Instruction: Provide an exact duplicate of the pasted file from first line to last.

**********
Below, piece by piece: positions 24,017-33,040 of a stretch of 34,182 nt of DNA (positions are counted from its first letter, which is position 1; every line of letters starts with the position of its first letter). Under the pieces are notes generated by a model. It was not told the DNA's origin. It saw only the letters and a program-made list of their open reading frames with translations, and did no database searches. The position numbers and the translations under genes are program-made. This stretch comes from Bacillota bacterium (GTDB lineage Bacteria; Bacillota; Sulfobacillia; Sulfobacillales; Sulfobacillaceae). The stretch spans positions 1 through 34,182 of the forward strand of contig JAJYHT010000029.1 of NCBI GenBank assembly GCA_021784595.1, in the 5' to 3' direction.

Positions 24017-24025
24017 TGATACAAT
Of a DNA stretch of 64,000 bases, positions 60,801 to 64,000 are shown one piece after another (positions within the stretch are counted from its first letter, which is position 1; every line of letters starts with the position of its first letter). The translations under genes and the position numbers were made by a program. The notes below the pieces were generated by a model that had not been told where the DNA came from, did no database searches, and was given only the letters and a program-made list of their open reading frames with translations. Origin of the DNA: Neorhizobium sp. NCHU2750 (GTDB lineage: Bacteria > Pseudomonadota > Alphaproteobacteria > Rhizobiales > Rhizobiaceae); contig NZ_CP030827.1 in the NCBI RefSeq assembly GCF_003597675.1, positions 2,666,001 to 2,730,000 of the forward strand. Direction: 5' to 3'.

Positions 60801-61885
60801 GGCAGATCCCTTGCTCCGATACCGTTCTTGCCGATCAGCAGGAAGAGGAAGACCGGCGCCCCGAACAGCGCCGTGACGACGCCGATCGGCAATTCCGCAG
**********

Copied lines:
Below, piece by piece: positions 24,017-33,040 of a stretch of 34,182 nt of DNA (positions are counted from its first letter, which is position 1; every line of letters starts with the position of its first letter). Under the pieces are notes generated by a model. It was not told the DNA's origin. It saw only the letters and a program-made list of their open reading frames with translations, and did no database searches. The position numbers and the translations under genes are program-made. This stretch comes from Bacillota bacterium (GTDB lineage Bacteria; Bacillota; Sulfobacillia; Sulfobacillales; Sulfobacillaceae). The stretch spans positions 1 through 34,182 of the forward strand of contig JAJYHT010000029.1 of NCBI GenBank assembly GCA_021784595.1, in the 5' to 3' direction.

Positions 24017-24025
24017 TGATACAAT
Of a DNA stretch of 64,000 bases, positions 60,801 to 64,000 are shown one piece after another (positions within the stretch are counted from its first letter, which is position 1; every line of letters starts with the position of its first letter). The translations under genes and the position numbers were made by a program. The notes below the pieces were generated by a model that had not been told where the DNA came from, did no database searches, and was given only the letters and a program-made list of their open reading frames with translations. Origin of the DNA: Neorhizobium sp. NCHU2750 (GTDB lineage: Bacteria > Pseudomonadota > Alphaproteobacteria > Rhizobiales > Rhizobiaceae); contig NZ_CP030827.1 in the NCBI RefSeq assembly GCF_003597675.1, positions 2,666,001 to 2,730,000 of the forward strand. Direction: 5' to 3'.

Positions 60801-61885
60801 GGCAGATCCCTTGCTCCGATACCGTTCTTGCCGATCAGCAGGAAGAGGAAGACCGGCGCCCCGAACAGCGCCGTGACGACGCCGATCGGCAATTCCGCAG